Zinc Whiskers

Article From: Products Finishing, ,

Posted on: 12/1/2000

Question: Our company zinc plates steel computer cabinets.

Question:

Our company zinc plates steel computer cabinets. Recently one of our customers expressed concern about zinc whiskers and wanted to know if there is a process available to minimize this problem? What are zinc whiskers and where do they come from? C.P.

Answer:

Zinc whiskers are a real problem in the world of computers. The whiskers grow on sheet metal that is zinc plated. It is thought that the whiskers grow because of the compressive stresses that are associated with the zinc electrodeposits. In a typical zinc deposit, “pushing” zinc from the surface of the coating to form zinc whiskers relieves this compressive stress. The whiskers are small—2 microns in diameter and up to a couple thousand microns in length.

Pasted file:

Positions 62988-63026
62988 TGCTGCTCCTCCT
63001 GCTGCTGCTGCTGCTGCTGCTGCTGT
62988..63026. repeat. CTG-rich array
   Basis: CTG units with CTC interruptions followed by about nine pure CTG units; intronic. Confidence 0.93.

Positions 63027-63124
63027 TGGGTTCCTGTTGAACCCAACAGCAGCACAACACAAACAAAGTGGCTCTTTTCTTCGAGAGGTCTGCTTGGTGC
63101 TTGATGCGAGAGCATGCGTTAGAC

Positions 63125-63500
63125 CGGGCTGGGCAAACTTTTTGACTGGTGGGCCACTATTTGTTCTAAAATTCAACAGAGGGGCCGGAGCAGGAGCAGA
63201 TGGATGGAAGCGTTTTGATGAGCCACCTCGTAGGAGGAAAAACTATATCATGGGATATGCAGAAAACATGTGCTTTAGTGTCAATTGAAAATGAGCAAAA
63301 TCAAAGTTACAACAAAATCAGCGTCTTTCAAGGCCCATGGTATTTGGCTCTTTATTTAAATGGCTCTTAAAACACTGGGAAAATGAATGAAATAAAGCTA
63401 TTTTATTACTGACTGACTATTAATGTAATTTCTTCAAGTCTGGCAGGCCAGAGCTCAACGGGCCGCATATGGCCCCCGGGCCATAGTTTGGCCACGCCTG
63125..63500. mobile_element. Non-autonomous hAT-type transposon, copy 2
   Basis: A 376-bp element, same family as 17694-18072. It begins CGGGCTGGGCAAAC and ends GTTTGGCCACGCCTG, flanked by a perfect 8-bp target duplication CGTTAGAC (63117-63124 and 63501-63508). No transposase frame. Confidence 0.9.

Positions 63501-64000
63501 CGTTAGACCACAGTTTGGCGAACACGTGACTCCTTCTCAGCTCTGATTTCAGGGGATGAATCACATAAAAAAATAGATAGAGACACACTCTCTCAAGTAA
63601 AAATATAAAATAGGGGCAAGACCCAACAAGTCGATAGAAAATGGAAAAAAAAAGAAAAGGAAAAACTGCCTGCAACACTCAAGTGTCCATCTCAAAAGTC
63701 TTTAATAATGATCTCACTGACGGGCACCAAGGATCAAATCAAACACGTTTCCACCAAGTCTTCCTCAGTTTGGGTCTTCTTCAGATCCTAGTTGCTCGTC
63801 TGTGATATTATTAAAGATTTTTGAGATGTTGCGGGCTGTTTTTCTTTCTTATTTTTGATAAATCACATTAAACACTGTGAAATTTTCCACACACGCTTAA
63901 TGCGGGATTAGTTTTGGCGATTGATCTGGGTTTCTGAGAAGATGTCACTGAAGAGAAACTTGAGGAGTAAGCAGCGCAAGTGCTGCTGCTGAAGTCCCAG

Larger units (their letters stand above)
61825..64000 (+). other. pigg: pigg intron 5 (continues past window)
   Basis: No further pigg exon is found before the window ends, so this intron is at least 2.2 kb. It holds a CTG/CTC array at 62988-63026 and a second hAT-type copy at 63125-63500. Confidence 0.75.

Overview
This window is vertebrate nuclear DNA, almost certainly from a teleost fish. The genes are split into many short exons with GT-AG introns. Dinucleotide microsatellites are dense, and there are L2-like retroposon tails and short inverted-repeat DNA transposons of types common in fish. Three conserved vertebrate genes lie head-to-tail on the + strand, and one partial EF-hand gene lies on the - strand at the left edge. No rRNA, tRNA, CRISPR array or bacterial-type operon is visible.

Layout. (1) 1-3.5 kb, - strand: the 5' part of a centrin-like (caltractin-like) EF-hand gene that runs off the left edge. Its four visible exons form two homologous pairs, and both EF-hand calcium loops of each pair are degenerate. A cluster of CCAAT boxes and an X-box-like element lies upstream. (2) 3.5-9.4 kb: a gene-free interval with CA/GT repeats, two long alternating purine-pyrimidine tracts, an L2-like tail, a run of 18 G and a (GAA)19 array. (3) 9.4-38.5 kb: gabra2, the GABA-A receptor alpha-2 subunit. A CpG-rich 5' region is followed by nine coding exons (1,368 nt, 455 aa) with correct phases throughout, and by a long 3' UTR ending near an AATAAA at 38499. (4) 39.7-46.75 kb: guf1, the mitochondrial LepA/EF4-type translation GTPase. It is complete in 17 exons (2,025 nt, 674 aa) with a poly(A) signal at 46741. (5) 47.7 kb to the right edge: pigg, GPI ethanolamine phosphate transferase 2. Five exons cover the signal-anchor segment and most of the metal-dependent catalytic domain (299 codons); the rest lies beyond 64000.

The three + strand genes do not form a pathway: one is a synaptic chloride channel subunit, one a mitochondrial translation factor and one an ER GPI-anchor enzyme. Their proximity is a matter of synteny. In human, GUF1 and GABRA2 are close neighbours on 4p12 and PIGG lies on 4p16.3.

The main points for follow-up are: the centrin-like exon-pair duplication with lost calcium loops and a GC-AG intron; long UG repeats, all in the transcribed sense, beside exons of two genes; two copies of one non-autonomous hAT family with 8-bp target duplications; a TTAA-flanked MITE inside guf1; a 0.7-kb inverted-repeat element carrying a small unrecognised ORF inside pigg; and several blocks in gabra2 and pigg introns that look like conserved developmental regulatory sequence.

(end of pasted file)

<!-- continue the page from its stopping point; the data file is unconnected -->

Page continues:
These zinc whiskers can and do fall off the zinc electrodeposit and end up being blown about by the airflow that is necessary for cooling of the components in a computer. These whiskers can lodge almost anywhere within the “guts” of a computer, causing bridging between circuits and ultimately causing voltage and signal changes. When this happens, you often have a computer glitch or failure.

Zinc whiskers were not much of a problem earlier in the computer age because the geometry of components was larger, and the whiskers were not big enough to cause bridging.

Filters on the air circulation system within a computer system are not effective. Using a suitable filter that will trap the airborne whiskers will reduce the airflow to unacceptable levels.

Zinc whisker growth seems to be related to zinc electroplated surfaces only. Zinc galvanized surfaces do not seem to grow whiskers. Another suggested solution is to replace zinc plating with tin-nickel or zinc-tin deposits. As you might guess there are a number of organizations actively investigating this phenomenon.

One of the few papers that discuss zinc whiskers is by Jay R. Downs and R. Michael Francis in Metal Finishing, 92, August, 23-25, 1994.

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